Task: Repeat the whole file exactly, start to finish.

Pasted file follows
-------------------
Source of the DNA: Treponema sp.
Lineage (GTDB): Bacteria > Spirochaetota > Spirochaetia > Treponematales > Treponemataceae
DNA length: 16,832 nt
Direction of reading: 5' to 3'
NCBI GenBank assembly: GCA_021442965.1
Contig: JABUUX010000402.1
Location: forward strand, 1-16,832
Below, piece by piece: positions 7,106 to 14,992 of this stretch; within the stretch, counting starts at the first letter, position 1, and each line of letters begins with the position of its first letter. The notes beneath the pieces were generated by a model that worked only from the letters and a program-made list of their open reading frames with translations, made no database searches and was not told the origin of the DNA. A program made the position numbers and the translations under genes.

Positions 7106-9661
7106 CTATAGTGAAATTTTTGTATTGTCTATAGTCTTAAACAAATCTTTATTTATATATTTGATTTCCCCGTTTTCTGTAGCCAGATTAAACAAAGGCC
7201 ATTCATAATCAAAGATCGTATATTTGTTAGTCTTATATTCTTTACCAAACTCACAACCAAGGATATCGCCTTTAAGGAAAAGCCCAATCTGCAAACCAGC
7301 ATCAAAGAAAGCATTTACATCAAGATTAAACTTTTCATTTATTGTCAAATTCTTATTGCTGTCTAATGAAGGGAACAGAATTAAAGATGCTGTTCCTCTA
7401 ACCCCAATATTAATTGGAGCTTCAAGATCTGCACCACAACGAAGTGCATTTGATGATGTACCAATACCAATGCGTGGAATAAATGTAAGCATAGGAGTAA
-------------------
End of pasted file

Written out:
Source of the DNA: Treponema sp.
Lineage (GTDB): Bacteria > Spirochaetota > Spirochaetia > Treponematales > Treponemataceae
DNA length: 16,832 nt
Direction of reading: 5' to 3'
NCBI GenBank assembly: GCA_021442965.1
Contig: JABUUX010000402.1
Location: forward strand, 1-16,832
Below, piece by piece: positions 7,106 to 14,992 of this stretch; within the stretch, counting starts at the first letter, position 1, and each line of letters begins with the position of its first letter. The notes beneath the pieces were generated by a model that worked only from the letters and a program-made list of their open reading frames with translations, made no database searches and was not told the origin of the DNA. A program made the position numbers and the translations under genes.

Positions 7106-9661
7106 CTATAGTGAAATTTTTGTATTGTCTATAGTCTTAAACAAATCTTTATTTATATATTTGATTTCCCCGTTTTCTGTAGCCAGATTAAACAAAGGCC
7201 ATTCATAATCAAAGATCGTATATTTGTTAGTCTTATATTCTTTACCAAACTCACAACCAAGGATATCGCCTTTAAGGAAAAGCCCAATCTGCAAACCAGC
7301 ATCAAAGAAAGCATTTACATCAAGATTAAACTTTTCATTTATTGTCAAATTCTTATTGCTGTCTAATGAAGGGAACAGAATTAAAGATGCTGTTCCTCTA
7401 ACCCCAATATTAATTGGAGCTTCAAGATCTGCACCACAACGAAGTGCATTTGATGATGTACCAATACCAATGCGTGGAATAAATGTAAGCATAGGAGTAA